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Promoting Physical Activity and Executive Functions Among Children: A Cluster Randomized Controlled Trial of an After-School Program in Australia

Sanne L.C. Veldman, Rachel A. Jones, Rebecca M. Stanley, Dylan P. Cliff, Stewart A. Vella, Steven J. Howard, Anne-Maree Parrish, and Anthony D. Okely

(Mr. Ant), inhibition (Go/No-Go), and shifting (Card-Sorting). These measures were designed to be brief (∼5 min) and engaging. In Mr Ant, working memory was assessed by asking the children to remember the spatial locations of an increasing number of stickers placed on a cartoon ant, and then to

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Relationship Between Physical Activity, Adiposity, and Attentional Inhibition

Nicholas W. Baumgartner, Anne M. Walk, Caitlyn G. Edwards, Alicia R. Covello, Morgan R. Chojnacki, Ginger E. Reeser, Andrew M. Taylor, Hannah D. Holscher, and Naiman A. Khan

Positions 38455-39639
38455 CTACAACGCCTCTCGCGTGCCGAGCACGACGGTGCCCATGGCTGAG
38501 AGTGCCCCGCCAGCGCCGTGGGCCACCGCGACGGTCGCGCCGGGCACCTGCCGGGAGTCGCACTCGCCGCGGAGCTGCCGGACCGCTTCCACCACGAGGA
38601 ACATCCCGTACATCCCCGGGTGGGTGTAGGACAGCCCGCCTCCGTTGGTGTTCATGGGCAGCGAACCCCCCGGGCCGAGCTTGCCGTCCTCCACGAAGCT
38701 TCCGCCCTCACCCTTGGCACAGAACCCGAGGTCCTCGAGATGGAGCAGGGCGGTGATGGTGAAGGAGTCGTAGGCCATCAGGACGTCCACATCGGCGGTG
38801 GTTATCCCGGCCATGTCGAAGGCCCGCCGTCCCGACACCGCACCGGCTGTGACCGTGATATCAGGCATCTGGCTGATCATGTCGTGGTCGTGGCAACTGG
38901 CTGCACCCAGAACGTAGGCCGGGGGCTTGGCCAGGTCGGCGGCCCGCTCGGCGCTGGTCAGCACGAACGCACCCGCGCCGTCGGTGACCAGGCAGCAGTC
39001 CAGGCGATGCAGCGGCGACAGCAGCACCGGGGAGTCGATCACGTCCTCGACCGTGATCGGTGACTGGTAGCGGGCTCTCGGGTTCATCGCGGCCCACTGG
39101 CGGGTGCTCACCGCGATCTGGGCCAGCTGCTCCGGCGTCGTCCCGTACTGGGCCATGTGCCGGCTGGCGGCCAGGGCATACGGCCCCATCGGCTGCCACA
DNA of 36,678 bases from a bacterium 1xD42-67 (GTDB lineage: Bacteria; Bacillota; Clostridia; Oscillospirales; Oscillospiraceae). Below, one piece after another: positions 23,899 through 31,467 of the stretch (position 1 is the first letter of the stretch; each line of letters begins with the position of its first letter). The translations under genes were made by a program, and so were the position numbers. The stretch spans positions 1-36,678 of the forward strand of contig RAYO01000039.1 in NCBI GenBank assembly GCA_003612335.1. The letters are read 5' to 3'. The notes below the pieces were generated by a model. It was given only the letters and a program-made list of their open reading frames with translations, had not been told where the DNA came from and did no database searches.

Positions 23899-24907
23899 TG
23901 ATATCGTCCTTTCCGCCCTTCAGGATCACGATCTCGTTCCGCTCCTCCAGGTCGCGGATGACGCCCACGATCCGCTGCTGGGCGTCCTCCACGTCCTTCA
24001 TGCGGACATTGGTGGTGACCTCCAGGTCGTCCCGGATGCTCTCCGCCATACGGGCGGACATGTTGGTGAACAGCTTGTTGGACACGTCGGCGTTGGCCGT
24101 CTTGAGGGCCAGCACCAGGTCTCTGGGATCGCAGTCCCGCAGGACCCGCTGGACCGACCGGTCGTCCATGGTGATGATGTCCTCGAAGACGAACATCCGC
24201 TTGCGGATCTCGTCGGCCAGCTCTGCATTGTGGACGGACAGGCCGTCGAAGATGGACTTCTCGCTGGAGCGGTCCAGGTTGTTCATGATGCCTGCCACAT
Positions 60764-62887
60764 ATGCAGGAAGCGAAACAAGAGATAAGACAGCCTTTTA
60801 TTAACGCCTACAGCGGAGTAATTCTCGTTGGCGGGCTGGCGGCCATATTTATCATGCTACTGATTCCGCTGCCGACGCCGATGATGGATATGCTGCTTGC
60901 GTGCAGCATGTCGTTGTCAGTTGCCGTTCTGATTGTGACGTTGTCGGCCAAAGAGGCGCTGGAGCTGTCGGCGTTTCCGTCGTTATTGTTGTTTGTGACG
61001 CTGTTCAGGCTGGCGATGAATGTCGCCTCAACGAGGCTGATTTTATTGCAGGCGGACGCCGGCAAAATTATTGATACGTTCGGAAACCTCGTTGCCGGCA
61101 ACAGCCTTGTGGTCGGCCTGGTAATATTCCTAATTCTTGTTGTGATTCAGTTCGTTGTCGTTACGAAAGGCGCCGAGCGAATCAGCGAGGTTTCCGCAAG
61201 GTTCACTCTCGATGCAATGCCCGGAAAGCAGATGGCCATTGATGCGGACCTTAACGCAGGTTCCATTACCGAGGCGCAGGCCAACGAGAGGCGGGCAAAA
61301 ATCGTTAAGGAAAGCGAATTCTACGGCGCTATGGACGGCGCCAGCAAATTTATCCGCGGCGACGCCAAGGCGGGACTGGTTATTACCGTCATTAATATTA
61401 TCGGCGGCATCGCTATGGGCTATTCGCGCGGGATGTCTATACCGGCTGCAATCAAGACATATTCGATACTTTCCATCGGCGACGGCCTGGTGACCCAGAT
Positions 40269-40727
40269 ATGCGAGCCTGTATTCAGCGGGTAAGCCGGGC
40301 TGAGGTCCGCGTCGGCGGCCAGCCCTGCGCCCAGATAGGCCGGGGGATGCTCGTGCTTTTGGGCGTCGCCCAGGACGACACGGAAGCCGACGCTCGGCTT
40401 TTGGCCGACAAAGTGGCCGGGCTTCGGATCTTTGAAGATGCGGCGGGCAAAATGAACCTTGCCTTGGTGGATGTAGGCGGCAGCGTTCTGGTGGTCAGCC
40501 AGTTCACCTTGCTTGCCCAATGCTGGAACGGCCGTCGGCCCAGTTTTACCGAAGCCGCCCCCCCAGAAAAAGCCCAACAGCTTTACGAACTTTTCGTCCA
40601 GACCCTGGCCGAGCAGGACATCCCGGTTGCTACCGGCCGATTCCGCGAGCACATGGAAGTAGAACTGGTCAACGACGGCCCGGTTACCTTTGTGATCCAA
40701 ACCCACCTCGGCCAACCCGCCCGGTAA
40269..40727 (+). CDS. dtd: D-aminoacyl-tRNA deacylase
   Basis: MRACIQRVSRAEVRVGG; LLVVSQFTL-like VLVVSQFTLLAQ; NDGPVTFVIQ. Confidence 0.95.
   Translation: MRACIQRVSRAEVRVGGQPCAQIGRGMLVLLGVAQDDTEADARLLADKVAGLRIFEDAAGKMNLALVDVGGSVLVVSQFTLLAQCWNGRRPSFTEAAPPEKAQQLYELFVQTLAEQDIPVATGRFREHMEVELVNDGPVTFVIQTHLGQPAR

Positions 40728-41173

encompasses cognitive processes that are thought to drive goal-directed behavior. 17 The core processes thought to comprise cognitive control include attentional inhibition (the ability to resist distractions to maintain focus); working memory (the ability to store, maintain, and manipulate information to be

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The Relationship Between Physical Activity and Inhibition in Children With and Without Motor Impairments

Jane Jie Yu, Chia-Liang Tsai, Chien-Yu Pan, Ru Li, and Cindy Hui-Ping Sit

study found that inhibition was significantly strengthened in young children who had received a PA intervention. 10 As one feature of executive function, inhibition in the attention process is a higher level function to resolve the conflict among visual stimuli and inhibit task-inappropriate responses

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Arthrogenic Muscle Inhibition Following Anterior Cruciate Ligament Injury

Brian Pietrosimone, Adam S. Lepley, Christopher Kuenze, Matthew S. Harkey, Joseph M. Hart, J. Troy Blackburn, and Grant Norte